Specifically, the failure to prioritize things that deliver on the topics listed above. Instead, protecting idle or non-job producing wealth transfer to remarkable extremes, producing or exacerbating conditions that are contrary to American economic self-interest (see: taxing affiliates of American companies on Puerto Rico as if the island were a foreign country), and taking reckless rather than measured approaches to industry-sized decisions (ie ACA mandate repeal). I also think they underestimate how important a sizable, spend-eager lower-to-middle class has been to America's technological innovation successes.

Lastly, I would say that structuring your bill so that a disproportionate amount of the pain falls on areas that are the major players in the nation's economy, and figuring that's a win-win because those people don't vote for you anyway, is a pretty clear sign that economic growth is not the priority of the package.

Beyond that, there are a number of components to the bill that I find morally repugnant. Some are listed above. The enhanced promotion of what is already stunning economic inequality is another. The obvious intention to stripmine social programs to pay for all this is a doozy. And there's also the fact that (as I've said before) I increasingly suspect they wrote it without economic results as a real priority. Give the donors everything they want (some of which will overlap with economic growth principles, so that's free messaging!), because you're getting voted out this year anyway. Then, if the economy collapses, you can just blame the Democrats. If it does well, you can say that you handed them that economy. Meanwhile, giving those donors the absolute maximum has really opened up your own job market. Everyone who matters wins. Economic growth or collapse is less of a concern than making sure that you win either way.

The last thing is, I do think that having a functional and intellectually honest conservative party is a major positive for the nation, so the failure to reassert that here, on what should have been their best return to sanity topic (tax reform, and you don't have to work with democrats?)...and the absolute glee that was taken in forcing a broken process and delivering negative consequences for others...were among the hardest failures for me to take.

I don't expect the party that just tried to elect Roy Moore to do a 180 overnight, but it would've been nice to see some signs that anybody...anybody…was treating this as legislation rather than a looting. I think it's actually understated right now, just how expensive this bill will end up being to the GOP brand. In effect, I think they just sat down with the hard question of "rebuild? Or blow it up and walk away," and they did the most Trumpian thing of all: abandoned the building and let somebody else pay for it.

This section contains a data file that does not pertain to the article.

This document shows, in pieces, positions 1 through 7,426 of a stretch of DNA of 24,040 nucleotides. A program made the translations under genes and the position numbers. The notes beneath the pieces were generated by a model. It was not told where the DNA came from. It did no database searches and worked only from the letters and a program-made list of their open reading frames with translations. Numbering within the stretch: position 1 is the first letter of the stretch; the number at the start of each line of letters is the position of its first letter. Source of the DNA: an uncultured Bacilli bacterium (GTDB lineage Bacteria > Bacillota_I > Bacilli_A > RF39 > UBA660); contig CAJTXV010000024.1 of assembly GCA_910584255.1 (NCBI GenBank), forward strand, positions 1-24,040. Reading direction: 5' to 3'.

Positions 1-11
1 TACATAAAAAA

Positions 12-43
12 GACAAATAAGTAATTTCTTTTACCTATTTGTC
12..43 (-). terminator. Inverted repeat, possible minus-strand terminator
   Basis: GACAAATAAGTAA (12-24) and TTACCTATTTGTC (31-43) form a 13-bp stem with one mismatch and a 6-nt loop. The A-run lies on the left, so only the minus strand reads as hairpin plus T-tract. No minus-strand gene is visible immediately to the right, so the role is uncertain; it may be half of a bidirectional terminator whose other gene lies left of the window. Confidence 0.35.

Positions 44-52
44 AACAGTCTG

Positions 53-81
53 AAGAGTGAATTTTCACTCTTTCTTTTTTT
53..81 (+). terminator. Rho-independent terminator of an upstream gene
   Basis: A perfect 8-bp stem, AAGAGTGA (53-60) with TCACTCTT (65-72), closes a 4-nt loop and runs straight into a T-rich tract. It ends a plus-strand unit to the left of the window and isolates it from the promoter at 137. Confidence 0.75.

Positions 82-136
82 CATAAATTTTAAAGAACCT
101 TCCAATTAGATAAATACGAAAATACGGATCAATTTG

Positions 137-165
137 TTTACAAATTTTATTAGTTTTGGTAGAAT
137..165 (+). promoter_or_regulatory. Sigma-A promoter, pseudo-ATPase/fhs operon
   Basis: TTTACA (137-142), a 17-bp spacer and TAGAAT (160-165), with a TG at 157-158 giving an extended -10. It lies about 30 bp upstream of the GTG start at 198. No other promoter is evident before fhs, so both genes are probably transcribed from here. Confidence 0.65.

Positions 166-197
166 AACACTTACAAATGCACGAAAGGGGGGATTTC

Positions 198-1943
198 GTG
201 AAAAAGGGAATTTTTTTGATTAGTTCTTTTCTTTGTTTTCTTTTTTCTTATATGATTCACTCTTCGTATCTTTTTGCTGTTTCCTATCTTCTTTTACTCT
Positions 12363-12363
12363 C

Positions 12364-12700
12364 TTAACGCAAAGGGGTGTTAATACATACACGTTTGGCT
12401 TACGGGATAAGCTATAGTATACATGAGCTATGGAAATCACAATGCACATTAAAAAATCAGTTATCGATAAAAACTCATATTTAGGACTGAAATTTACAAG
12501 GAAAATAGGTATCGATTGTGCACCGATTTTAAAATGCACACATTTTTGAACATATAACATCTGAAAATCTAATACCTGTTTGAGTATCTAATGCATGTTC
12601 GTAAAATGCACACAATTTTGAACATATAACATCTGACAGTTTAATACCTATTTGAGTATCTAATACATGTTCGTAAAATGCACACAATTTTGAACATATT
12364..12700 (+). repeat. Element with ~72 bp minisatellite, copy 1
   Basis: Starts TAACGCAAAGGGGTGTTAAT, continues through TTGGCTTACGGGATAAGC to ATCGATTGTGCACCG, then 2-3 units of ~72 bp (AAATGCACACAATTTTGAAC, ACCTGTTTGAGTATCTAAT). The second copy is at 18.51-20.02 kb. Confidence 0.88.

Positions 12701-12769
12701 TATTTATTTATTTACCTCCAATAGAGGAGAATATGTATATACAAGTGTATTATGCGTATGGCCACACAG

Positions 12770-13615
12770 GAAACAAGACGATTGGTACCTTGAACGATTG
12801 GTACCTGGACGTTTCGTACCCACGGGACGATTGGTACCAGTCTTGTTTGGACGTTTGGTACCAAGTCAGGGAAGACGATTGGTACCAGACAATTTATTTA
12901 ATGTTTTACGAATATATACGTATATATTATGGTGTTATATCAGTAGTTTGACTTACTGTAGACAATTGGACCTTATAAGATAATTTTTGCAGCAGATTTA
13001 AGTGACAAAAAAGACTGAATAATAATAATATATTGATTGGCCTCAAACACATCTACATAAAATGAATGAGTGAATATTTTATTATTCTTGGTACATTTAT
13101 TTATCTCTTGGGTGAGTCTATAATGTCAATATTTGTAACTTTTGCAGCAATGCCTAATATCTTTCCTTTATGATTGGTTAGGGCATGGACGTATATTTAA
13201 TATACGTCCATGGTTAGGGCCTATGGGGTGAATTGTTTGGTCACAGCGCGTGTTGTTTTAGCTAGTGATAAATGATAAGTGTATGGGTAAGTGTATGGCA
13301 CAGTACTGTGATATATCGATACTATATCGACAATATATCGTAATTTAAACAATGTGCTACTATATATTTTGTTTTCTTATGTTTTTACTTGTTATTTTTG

"Ah ha!" You might say. "But that's exactly what a deficit is!" But as a deficit doesn't have to be an abandonment, or a major payout to coconspirators, this bill couldn't look much worse to my mind.

This is fair. I obviously have different complaints about the bill itself, but I agree with most of what you said about the process.

I don't think the deficit portion of the bill reflects malice as much as it simply reveals how disingenuous the deficit hawks were throughout Obama's term really were. I've probably said it here before, but that's one of the things that bothers me the most. I actually believed that some of the deficit hardliners truly felt that deficit spending was unacceptable, the national debt was out of control, etc., and so they were acting in good faith when they decried and voted against Obama's spendthrift ways. Fool me once, I guess.

Personally, I think the government deficit and debt did expand by too much under Obama, but at least in 2009 there were reasonable arguments for why right then deficit spending might be necessary as our economy careened toward the worst recession in 7 decades. If there ever would be an acceptable non-war reason to have a budget deficit it would have been then. Today unemployment is 4.1%, the lowest its been since January 2001, or if you prefer the employment rate is higher than its been since before the great recession. Either way, the economy is not in need of expansionary policies at the moment, and certainly not ones that add $1.5 trillion to the debt (oh btw, studies have shown that the CBO estimates are on average 40% too optimistic when it comes to the federal budget).

I'm all for lower taxes, but to do it without reducing spending is irresponsible. I think McP is right that the next step is major entitlement reform, but it'll probably mostly be the anti-poor type of reform as opposed to the type of changes that are needed to avoid the looming entitlement catastrophe.

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 Post subject: Re: Congress
PostPosted: Thu December 21, 2017 9:28 pm 
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McParadigm wrote:
So literally one voter decided which party controls Virginia.

Huh.

They decided that that one vote was invalid so it's a tie. The results will be decided by a coin toss.

http://abcnews.go.com/Politics/wireStor ... e-51906316

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 Post subject: Re: Congress
PostPosted: Fri December 22, 2017 2:45 am 
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what a bunch of d*cks